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THE value of agriculture land has appreciated significantly in Sindh over the past decade. The increase, however, is not uniform across the province. The price of per-acre land located on the left bank of the Indus river is higher than in upper Sindh on the right bank.

People watching the price movement in rural Sindh attribute the hike to multiple factors, including better returns on farm investment, commercialisation of land for housing schemes in the periphery of major towns and rupee’s devaluation, in addition to the quality of land and access to water sources.

The left-bank area of the Indus river is fed by two perennial major canals of the Sukkur barrage — ie Rohri and Nara — while land in upper Sindh by non-perennial canals including Dadu and Rice.

In Shikarpur district (upper Sindh), an acre of B-class land is priced at Rs700,000 to Rs800,000 today. It was selling at Rs200,000 per acre 10 years ago, according to Haji Ameer Bux Pahore, a grower.

B-class land is either waterlogged or suffers salinity whereas A-class land is rich in fertility, Mr Pahore says. “Therefore, A-class rural plots are expensive and cost up to Rs2 million an acre.”

Right-bank districts in upper Sindh produce coarse and other varieties of rice in summer and wheat crop is grown during the Rabi season. If a grower gets around 40 maunds of paddy of fine variety, they returns are impressive (around Rs90,000 per acre). Therefore, the sellers of land demand higher prices.

According to multiple sources approached, large landowners don’t sell their land. Smaller landholders are typically more inclined to purchase land as their families work in fields. The crop area of the landed class is managed by peasants on a sharecropping basis.

In the past, agriculture land officially declared as sikni was permitted to change the status to commercial property. Today, the said law exists only on paper, which encourages growers to sell even their cultivable land for non-farm purposes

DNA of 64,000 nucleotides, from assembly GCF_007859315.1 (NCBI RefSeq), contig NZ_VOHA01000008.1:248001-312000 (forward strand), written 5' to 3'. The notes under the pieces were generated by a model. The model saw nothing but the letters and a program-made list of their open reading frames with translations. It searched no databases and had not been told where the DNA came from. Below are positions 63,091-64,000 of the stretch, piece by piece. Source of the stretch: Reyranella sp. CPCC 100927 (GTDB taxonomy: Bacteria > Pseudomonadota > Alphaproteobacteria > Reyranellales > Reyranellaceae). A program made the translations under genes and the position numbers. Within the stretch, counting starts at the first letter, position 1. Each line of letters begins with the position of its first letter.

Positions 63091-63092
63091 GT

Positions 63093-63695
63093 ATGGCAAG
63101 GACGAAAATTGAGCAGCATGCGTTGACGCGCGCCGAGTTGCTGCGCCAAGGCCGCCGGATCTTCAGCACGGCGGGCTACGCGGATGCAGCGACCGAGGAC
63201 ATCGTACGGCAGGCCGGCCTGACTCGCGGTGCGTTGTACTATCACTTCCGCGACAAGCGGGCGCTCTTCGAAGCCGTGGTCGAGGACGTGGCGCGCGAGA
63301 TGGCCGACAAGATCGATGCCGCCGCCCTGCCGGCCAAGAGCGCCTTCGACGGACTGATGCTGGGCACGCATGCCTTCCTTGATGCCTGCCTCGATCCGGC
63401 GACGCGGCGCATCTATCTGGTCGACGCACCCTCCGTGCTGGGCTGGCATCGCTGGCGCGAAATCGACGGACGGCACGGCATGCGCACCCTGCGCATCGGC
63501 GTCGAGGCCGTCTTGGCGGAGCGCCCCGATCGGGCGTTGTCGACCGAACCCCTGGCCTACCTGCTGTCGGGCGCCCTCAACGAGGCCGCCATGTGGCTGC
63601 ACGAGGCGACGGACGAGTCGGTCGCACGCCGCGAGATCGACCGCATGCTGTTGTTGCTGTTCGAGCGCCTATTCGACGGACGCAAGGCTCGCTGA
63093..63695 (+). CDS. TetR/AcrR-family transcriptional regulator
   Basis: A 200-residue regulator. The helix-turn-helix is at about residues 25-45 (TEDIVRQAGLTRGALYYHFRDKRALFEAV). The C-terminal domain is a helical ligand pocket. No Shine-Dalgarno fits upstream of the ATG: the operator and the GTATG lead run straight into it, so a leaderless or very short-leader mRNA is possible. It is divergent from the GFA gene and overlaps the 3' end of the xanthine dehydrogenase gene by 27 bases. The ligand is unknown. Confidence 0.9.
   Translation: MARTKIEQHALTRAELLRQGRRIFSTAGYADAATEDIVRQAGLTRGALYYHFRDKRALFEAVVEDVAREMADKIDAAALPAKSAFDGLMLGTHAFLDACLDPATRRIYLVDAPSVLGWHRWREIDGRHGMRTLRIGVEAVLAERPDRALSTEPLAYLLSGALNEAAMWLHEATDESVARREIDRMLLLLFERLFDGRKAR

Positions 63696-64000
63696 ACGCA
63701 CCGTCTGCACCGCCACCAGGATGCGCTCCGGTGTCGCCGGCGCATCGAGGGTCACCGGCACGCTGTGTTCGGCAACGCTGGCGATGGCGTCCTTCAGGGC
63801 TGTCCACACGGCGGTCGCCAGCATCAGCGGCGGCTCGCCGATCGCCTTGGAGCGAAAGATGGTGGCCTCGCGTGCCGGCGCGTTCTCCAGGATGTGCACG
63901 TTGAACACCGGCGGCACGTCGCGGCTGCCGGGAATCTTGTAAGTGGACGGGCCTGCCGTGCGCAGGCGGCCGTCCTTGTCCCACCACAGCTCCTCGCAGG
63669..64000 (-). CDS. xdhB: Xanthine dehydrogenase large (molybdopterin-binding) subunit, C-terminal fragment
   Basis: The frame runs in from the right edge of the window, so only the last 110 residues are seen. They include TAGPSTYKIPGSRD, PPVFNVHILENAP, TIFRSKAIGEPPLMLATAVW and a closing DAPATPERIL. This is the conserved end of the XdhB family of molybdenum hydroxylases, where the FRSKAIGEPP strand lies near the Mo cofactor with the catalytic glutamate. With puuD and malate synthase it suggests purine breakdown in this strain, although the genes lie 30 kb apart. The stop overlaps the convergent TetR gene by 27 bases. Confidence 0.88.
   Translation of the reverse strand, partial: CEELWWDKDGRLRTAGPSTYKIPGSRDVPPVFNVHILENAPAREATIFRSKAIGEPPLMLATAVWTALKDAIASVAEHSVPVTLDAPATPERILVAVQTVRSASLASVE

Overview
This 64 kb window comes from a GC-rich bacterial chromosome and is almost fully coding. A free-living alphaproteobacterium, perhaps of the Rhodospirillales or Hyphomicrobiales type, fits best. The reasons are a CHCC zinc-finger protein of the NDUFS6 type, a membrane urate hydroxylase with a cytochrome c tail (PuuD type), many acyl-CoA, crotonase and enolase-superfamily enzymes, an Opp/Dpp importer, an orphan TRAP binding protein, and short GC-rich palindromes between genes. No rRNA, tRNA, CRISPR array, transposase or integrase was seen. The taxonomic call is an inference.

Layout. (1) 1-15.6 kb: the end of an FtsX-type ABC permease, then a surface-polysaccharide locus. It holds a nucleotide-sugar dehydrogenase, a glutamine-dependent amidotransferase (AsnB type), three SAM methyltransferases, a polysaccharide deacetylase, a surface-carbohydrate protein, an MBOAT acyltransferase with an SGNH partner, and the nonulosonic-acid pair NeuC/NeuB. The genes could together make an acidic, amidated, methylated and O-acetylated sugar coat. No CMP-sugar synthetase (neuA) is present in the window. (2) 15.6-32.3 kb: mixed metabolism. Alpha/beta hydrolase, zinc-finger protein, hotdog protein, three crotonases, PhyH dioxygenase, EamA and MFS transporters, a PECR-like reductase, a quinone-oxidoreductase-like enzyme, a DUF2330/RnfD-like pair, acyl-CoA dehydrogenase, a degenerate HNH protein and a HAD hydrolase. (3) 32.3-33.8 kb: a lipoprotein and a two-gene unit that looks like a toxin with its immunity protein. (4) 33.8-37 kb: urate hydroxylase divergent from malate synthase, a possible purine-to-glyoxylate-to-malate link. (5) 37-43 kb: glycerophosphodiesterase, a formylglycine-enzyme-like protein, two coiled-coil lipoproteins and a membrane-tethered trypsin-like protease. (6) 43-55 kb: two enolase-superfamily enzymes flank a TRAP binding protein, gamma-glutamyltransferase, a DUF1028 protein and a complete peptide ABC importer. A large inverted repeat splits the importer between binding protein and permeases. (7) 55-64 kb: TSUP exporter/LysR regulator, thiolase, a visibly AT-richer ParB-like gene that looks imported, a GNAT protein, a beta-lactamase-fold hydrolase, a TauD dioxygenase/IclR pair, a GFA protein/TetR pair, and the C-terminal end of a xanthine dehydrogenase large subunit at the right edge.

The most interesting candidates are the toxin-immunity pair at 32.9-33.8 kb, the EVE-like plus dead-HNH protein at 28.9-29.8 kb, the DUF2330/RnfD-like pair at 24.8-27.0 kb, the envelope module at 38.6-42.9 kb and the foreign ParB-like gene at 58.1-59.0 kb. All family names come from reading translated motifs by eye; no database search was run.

Until a decade back, Mr Pahore recalls, the B-class land was sold for Rs200,000 per acre. Small pieces of land were mostly bought to expand the holding or to buy out tracks causing obstruction in the flow of irrigation water to landowners’ larger fields, he says.

Rice fields in Larkana fetch lower prices than lands located close to urban settlements. A 10km radius around Larkana has witnessed growth in the construction sector, says paddy grower Gada Hussain Mahesar. Land has been sold for commercial schemes by even some parliamentarians, he adds.

“Land that is now sold for Rs500,000 to Rs600,000 could have been bought in thousands of rupees 10 years ago. I remember my relatives purchasing land for much lower prices,” Mr Mahesar insists. He said that the increasing cost of farm inputs and the unavailability of water have forced agriculturists to sell their productive land.

He says that previously only agriculture land declared as sikni by the Board of Revenue was permitted to change the status to commercial property. But today the law only exists on paper. It encouraged growers to sell even their cultivable land for non-farm purposes.

Water, however, remains one of the main determinants for determining the value of farmland. In Tando Allahyar, agriculture land has been purchased by Pakistan’s top politicians recently. Tando Allahyar district is located on the left bank of the Indus river and is famous for sugar cane and cotton cultivation.

“The land close to urban areas fetches higher price. If water supply is an issue, owners have an option to sell plots for residential purposes,” says Abdul Aziz Memon, a local grower from the area.

Although Indus’s left bank area serves as the breadbasket of Sindh, parts of it like Badin (at the tail-end of the Rohri canal system) face water shortages at intervals. “Perhaps that’s the reason why land price has not increased much,” an expert says. “The land that was sold for Rs40,000 an acre in Khairpur Gamboh subdivision’s tail-end reaches. At head regulators of canals like Jarkas, Khoski and Sangi of the same sub-division, the cost is Rs150,000 acre.”

Only a decade back the same pieces of land were being sold for Rs20,000 in tail-end areas of the irrigation system and Rs75,000 at head reaches.

Agriculture land in Benazirabad (a left-bank district) can be bought for Rs5m per acre, provided it is located in the zone that gets irrigation water from Rohri canal’s command system, says Mukhtiar Naz Dharejoe, a landowner. She says people mostly use land for cultivating banana, sugar cane and mango orchard that ensure good returns if done diligently.

Published in Dawn, The Business and Finance Weekly, February 19th, 2018